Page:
ClinicalTrials.gov Compliance: Absent Regs, Enforcement Of Reporting Still Lags
The National Institutes of Health is still drafting regulations, but Rep. Markey’s TEST Act, which would impose more extensive reporting requirements, has won praise from stakeholders for some of its definitional details. In an election season, its prospects for passing are slim, but aspects of the legislation could serve as a model for pending regulations.
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JAMA studies focus on the high number of terminated and unreported trials, plus discrepancies in publicly reported trial results. Publication comes as the Institute of Medicine consults stakeholders about trial data sharing and ahead of new reporting laws in Europe.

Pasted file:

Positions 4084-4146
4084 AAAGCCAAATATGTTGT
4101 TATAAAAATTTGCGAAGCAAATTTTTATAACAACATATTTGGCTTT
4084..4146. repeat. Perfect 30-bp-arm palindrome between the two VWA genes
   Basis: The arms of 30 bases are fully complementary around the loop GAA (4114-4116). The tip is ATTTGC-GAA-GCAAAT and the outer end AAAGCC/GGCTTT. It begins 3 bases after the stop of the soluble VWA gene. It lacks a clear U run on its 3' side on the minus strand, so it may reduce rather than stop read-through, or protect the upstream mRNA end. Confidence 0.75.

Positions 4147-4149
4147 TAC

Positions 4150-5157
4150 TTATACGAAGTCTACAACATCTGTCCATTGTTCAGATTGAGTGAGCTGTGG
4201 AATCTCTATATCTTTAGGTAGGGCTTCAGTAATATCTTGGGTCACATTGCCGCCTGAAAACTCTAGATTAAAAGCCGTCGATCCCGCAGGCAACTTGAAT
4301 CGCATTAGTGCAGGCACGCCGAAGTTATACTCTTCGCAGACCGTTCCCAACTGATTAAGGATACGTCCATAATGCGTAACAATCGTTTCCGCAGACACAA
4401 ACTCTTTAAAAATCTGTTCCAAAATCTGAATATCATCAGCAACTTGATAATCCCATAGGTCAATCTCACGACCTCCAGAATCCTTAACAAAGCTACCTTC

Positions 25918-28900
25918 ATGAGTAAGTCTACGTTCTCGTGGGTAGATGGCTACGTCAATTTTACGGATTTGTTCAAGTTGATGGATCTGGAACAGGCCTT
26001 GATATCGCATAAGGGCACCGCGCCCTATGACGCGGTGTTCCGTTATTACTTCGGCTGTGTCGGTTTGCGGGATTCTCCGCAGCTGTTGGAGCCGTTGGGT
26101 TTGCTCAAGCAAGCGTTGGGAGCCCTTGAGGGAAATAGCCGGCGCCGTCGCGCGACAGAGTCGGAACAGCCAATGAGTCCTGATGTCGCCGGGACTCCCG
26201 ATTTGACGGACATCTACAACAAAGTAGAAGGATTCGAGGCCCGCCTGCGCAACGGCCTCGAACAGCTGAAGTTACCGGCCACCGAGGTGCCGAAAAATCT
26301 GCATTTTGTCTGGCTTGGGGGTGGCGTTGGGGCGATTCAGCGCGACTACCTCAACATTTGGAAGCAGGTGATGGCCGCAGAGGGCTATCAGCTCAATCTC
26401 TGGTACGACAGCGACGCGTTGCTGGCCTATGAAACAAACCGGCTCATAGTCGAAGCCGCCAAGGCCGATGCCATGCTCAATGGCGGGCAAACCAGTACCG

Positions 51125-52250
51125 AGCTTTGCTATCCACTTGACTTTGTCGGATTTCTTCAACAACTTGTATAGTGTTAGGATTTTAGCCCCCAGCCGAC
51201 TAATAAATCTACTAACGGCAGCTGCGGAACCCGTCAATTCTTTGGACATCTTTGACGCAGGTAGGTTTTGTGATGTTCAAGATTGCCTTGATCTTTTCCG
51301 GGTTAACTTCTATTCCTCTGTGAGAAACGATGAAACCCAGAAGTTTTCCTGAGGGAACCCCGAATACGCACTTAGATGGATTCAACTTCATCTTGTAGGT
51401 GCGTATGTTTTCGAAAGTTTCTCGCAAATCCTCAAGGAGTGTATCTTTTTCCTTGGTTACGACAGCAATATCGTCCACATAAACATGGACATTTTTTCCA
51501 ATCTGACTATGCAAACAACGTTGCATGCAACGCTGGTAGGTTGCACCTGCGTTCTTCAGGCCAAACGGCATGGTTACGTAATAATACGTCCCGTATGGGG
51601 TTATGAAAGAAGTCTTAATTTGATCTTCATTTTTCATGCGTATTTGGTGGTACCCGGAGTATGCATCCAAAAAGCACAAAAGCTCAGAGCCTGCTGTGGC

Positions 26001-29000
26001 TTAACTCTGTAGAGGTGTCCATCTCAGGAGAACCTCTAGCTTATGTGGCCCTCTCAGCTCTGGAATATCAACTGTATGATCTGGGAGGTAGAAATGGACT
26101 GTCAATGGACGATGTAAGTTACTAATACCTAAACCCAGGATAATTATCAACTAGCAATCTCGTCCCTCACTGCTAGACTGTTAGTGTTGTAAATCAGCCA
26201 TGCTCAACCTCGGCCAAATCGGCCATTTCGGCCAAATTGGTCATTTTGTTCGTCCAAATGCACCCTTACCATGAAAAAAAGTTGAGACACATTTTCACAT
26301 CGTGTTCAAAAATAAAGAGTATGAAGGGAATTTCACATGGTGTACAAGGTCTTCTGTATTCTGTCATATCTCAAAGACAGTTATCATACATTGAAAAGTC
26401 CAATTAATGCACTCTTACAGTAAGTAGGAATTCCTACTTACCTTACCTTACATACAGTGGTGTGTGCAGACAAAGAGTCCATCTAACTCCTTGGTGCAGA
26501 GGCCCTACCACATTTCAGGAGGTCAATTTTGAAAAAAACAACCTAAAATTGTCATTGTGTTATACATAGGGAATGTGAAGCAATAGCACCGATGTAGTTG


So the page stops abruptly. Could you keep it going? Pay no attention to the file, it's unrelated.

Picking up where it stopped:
The global push towards clinical trial registration and transparency hasn’t ended the problem of “hidden trials,” the head of NIH’s ClinicalTrials.gov cautions. But the existence of registries helps better analyze the problem and offers some fairly simple steps to get closer to the goal of assuring that all clinical trials are available to the public.
Some advocates and researchers say that data availability could inform repurposing opportunities for products, but a GSK exec cautions that it could just as easily bring a flood of confusing information.